'To prove this is the industry's best hope': Big tobacco's support of research on the genetics of nicotine addiction

Kenneth R. Gundle, Molly J. Dingel, Barbara A. Koenig

Research output: Contribution to journalArticle

29 Scopus citations


Background New molecular techniques focus a genetic lens upon nicotine addiction. Given the medical and economic costs associated with smoking, innovative approaches to smoking cessation and prevention must be pursued; but can sound research be manipulated by the tobacco industry? Methodology The chronological narrative of this paper was created using iterative reviews of primary sources (the Legacy Tobacco Documents), supplemented with secondary literature to provide a broader context. The empirical data inform an ethics and policy analysis of tobacco industry-funded research. Findings The search for a genetic basis for smoking is consistent with industry's decades-long plan to deflect responsibility away from the tobacco companies and onto individuals' genetic constitutions. Internal documents reveal long-standing support for genetic research as a strategy to relieve the tobacco industry of its legal responsibility for tobacco-related disease. Conclusions Industry may turn the findings of genetics to its own ends, changing strategy from creating a 'safe' cigarette to defining a 'safe' smoker.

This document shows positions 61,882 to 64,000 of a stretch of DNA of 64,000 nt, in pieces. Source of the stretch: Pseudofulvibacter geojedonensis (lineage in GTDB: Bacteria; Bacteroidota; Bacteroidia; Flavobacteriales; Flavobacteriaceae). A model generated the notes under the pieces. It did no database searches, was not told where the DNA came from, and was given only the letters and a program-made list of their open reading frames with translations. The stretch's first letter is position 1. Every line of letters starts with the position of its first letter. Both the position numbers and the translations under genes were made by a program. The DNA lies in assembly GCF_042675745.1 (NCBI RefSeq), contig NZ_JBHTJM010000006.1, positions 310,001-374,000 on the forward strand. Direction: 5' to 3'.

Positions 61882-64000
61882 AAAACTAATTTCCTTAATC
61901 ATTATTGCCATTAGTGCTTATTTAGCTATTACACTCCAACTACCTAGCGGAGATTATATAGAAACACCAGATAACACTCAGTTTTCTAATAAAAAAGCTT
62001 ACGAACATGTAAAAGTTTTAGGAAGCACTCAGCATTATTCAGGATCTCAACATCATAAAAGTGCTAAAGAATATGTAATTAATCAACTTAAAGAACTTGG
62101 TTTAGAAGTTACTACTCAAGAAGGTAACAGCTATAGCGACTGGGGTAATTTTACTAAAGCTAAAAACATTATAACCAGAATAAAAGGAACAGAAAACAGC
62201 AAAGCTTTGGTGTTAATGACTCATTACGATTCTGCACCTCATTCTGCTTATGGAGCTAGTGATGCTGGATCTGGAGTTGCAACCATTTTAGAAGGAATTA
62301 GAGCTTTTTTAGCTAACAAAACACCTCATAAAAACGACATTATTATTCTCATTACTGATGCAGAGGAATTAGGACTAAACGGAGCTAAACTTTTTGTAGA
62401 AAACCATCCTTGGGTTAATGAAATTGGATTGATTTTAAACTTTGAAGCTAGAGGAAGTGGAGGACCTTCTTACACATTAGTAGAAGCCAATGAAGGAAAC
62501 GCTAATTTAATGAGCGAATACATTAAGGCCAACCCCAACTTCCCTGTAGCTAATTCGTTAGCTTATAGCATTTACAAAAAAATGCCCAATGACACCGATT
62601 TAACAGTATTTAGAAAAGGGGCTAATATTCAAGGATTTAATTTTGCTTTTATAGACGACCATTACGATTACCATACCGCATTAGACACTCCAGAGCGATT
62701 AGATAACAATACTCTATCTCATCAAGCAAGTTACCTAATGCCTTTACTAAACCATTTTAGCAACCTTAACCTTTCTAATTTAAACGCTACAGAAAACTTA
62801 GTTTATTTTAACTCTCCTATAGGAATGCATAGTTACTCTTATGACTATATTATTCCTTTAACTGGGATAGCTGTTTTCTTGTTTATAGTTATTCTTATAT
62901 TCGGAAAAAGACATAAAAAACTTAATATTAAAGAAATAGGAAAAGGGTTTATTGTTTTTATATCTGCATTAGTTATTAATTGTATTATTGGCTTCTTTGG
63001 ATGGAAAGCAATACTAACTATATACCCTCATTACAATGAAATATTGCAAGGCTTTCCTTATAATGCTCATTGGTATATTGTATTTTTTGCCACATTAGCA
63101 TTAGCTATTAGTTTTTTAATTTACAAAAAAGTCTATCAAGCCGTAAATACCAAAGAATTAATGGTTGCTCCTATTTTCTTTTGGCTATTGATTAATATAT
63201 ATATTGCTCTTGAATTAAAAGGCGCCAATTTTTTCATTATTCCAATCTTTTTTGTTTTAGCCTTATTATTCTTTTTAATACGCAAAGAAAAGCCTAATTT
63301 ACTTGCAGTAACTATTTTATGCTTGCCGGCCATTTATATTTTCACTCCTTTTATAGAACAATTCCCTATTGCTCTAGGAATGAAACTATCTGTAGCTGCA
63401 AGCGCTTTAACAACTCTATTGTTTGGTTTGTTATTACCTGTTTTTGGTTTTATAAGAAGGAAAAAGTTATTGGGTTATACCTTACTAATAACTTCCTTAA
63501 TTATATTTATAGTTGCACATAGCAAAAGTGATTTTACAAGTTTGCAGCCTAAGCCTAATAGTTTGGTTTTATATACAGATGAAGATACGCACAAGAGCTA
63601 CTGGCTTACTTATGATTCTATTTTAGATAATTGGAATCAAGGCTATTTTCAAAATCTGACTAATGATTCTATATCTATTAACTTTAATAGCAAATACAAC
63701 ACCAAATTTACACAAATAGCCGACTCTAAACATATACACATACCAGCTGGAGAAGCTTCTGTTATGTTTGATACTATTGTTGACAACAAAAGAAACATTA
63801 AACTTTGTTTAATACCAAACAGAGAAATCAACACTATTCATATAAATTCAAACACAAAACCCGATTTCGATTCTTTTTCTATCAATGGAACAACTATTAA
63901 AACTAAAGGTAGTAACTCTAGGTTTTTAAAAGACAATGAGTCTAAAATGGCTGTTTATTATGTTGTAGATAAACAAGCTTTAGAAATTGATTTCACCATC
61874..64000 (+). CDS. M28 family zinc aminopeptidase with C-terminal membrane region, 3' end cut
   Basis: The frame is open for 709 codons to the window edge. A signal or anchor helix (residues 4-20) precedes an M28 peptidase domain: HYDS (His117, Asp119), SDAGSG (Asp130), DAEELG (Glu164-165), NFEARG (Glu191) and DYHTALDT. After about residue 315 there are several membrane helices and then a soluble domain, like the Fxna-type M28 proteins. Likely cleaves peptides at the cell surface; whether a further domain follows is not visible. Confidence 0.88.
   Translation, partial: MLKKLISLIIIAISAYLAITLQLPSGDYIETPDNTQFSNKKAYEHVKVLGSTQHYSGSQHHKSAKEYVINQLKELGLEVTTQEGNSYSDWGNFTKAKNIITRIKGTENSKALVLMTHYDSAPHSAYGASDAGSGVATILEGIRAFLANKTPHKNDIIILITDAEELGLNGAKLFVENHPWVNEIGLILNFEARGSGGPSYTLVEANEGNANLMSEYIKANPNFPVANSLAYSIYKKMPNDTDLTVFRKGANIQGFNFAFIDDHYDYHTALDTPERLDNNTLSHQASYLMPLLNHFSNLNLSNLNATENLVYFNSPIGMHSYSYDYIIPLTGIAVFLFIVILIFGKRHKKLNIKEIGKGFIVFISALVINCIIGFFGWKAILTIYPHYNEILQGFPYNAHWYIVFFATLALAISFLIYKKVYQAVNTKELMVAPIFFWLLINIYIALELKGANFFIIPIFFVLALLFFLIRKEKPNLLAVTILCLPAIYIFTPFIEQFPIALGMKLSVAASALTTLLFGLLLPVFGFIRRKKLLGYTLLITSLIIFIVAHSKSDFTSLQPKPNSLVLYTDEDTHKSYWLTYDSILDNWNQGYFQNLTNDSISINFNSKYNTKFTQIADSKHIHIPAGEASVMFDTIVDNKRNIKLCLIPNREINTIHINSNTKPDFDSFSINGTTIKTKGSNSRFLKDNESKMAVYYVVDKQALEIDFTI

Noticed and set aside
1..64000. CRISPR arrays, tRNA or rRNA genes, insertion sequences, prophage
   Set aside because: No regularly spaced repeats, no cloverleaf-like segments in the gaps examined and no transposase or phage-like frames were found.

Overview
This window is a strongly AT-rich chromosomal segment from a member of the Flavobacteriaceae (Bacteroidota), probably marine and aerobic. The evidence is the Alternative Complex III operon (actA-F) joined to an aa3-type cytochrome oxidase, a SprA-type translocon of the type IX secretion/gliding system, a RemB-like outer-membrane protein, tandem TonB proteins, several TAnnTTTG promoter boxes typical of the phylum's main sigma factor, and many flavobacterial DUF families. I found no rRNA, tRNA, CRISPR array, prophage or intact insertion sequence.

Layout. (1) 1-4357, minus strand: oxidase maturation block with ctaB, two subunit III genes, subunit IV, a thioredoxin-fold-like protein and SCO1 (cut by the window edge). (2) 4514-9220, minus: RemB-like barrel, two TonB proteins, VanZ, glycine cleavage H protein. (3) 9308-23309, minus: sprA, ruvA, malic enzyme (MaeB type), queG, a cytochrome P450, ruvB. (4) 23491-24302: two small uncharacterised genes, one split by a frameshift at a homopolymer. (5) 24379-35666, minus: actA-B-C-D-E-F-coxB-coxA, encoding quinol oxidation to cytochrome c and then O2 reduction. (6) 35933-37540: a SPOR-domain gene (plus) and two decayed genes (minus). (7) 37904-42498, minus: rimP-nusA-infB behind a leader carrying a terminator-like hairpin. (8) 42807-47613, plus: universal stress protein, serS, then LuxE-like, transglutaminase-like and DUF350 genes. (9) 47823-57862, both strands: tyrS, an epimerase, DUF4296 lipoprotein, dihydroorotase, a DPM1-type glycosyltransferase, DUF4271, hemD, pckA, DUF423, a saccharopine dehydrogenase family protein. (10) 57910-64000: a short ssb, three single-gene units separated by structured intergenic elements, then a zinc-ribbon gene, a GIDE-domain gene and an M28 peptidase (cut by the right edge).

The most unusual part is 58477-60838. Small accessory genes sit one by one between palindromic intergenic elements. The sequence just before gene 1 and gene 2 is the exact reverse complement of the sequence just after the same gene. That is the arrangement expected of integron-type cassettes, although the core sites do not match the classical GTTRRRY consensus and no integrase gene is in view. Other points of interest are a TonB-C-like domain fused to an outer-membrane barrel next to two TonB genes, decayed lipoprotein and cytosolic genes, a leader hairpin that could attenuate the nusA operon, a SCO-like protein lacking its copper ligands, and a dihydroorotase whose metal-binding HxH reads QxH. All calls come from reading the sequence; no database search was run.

Original languageEnglish (US)
Pages (from-to)974-983
Number of pages10
Issue number6
StatePublished - Jun 1 2010



  • Genetics
  • Legacy tobacco documents
  • Tobacco industry

ASJC Scopus subject areas

  • Medicine (miscellaneous)
  • Psychiatry and Mental health

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